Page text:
Also, Trump seems to be out of step with the younger people in his own party, 63 percent of whom support a path to citizenship and just 20 percent of whom want mass deportation.
Polls show millennials overwhelmingly support gay rights, which is a plank of Clinton’s platform. But Kaine is exaggerating when he suggests Trump is totally against LGBT equality—the Republican nominee has given mixed messages on the issue.
An August GenForward survey, conducted by the Black Youth Project at the University of Chicago and the AP-NORC Center, found that young voters (defined as age 18 to 30) strongly supported LGBT individual rights including equal employment rights (90 percent), HIV/AIDS prevention and treatment (92 percent) and LGBT adoption (80 percent).
According to a May 2016 Pew report, 71 percent of Americans born after 1981 favor same-sex marriage (as do 55 percent of all Americans).
Clinton’s LGBT promises mirror the attitudes of millennials in the GenForward survey. She calls the Supreme Court ruling that legalized gay marriage in 2015 as a “landmark victory” for the country.
Kaine, for his part, signed an executive order that banned discrimination based on sexual orientation in Virginia in 2006, his first year as governor. Equality Virginia, the commonwealth’s LGBT organization, called him a friend and major ally in an editorial to The Advocate.
Trump, meanwhile, has vowed that he “will do everything in my power to protect LGBT citizens” in his speech at the Republican National Convention. He often criticizes the Clinton Foundation for taking donations from governments that oppress gay men and women.
But Trump opposes gay marriage and has said in interviews during the Republican primary that he would appoint judges that would reverse the Supreme Court ruling or allow states to decide.
The Human Rights Campaign, a gay rights groups that endorsed Clinton, points out that Trump’s running mate, Indiana Gov. Mike Pence, passed a 2015 law that allowed businesses to refuse to serve gay and lesbian customers based on religious freedom; the law was modified after an uproar.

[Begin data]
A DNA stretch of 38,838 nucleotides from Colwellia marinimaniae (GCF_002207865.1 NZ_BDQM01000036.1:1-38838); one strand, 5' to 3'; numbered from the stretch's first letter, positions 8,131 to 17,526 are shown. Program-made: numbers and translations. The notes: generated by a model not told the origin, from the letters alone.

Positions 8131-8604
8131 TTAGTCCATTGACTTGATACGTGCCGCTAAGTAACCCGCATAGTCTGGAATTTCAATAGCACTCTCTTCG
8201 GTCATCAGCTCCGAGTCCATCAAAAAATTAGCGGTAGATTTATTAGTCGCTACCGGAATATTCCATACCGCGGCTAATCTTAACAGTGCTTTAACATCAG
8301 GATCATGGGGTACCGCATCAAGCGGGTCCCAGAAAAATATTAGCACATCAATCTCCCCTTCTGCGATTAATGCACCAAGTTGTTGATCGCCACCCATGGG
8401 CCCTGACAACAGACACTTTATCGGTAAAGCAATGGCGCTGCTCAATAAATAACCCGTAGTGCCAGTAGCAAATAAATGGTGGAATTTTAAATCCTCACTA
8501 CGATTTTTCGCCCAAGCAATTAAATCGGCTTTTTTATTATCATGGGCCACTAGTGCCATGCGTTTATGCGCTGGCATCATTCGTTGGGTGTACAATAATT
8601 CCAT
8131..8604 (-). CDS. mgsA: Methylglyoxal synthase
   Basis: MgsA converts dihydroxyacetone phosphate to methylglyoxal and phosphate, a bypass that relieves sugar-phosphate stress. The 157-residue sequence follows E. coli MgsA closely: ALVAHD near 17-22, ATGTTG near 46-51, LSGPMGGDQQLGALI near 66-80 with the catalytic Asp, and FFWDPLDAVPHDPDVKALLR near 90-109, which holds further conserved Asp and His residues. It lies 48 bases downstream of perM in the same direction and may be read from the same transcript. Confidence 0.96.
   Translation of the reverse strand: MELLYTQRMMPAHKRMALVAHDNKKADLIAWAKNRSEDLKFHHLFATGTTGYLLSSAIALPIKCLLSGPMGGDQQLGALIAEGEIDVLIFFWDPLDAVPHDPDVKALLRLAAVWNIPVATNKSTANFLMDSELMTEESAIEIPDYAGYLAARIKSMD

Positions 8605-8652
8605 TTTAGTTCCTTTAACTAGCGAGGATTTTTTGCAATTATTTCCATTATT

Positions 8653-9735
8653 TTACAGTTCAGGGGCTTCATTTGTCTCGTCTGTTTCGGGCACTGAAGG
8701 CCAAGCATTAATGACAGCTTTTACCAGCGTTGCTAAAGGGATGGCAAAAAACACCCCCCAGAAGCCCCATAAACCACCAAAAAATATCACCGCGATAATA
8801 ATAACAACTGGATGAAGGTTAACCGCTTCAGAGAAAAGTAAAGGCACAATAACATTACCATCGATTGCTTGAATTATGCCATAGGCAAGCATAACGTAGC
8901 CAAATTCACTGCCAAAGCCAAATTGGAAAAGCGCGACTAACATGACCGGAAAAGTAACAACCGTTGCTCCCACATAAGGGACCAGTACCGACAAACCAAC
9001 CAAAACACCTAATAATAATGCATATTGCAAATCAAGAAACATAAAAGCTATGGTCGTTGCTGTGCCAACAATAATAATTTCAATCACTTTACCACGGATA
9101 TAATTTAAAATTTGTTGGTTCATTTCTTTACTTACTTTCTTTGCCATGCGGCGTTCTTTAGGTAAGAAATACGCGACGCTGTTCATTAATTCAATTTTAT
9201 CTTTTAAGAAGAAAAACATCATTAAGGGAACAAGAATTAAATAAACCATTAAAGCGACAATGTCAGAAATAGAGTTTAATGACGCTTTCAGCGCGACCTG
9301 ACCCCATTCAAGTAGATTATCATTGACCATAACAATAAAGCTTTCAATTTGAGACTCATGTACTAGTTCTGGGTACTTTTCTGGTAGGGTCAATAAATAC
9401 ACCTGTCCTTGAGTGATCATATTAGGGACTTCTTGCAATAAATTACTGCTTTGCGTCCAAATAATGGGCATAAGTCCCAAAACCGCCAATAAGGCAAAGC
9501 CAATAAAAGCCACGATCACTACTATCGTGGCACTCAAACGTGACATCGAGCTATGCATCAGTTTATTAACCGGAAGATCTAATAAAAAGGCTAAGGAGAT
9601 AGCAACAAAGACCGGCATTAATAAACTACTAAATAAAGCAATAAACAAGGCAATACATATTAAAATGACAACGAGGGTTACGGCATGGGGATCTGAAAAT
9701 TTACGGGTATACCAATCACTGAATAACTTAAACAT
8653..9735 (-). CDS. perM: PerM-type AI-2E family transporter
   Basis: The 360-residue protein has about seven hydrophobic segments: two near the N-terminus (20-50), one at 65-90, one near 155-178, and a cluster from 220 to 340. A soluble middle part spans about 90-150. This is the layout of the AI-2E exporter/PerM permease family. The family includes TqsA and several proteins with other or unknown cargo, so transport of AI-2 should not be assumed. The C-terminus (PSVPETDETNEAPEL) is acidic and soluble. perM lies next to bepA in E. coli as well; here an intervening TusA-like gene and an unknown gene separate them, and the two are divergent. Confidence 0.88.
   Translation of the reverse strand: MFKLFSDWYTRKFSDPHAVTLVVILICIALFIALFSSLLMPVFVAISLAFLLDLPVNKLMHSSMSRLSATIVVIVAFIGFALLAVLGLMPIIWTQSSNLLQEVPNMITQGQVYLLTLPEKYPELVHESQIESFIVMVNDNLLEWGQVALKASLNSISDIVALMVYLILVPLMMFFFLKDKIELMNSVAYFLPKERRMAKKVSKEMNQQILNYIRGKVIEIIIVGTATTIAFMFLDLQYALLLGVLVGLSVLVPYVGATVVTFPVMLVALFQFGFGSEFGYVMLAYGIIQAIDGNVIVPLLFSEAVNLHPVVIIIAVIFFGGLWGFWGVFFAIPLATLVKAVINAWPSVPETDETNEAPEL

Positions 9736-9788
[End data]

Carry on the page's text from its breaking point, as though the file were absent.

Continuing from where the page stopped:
Trump isn’t against making colleges more affordable, but polls show millennial attitudes on higher education costs are more closely aligned with Clinton’s than Trump’s.
Many millennials say college affordability is a top issue, according to a USA Today/Rock the Vote survey, and the vast majority say higher education should be debt free (77 percent in a poll commissioned by Bankrate Inc., a financial services company).
Under Clinton’s college affordability plan—retooled with input from Sanders in June 2016 and seen as a grab for his millennial voters—families with incomes less than $85,000 will pay no tuition at in-state public colleges and universities, with the income cap increasing to $125,000 by 2021. Clinton’s plan also addresses student debt refinancing.
Kaine focused on complaints lodged against Trump University in his Meet the Press interview. We found that Trump University received a D-minus rating from the Better Business Bureau in 2010, the last time the consumer watchdogs gave any rating at all.
Trump has been vague about his own college affordability plans. In an Iowa town hall in November 2015, he suggested he would create “some governmental program” to help lower-income families pay for school. He promised to “work with all of our students who are drowning in debt” during the Republican National Convention.
His website does not list college affordability as an issue, but Trump policy adviser Sam Clovis floated a few ideas in a May interview with Inside Higher Ed.
Clovis said the campaign thinks student loans should be “market driven” and said colleges should “have skin in the game,” and share the risks associated with student loans. Clovis rejected proposals for free higher public education.
Read the full fact-checks at PunditFact.com.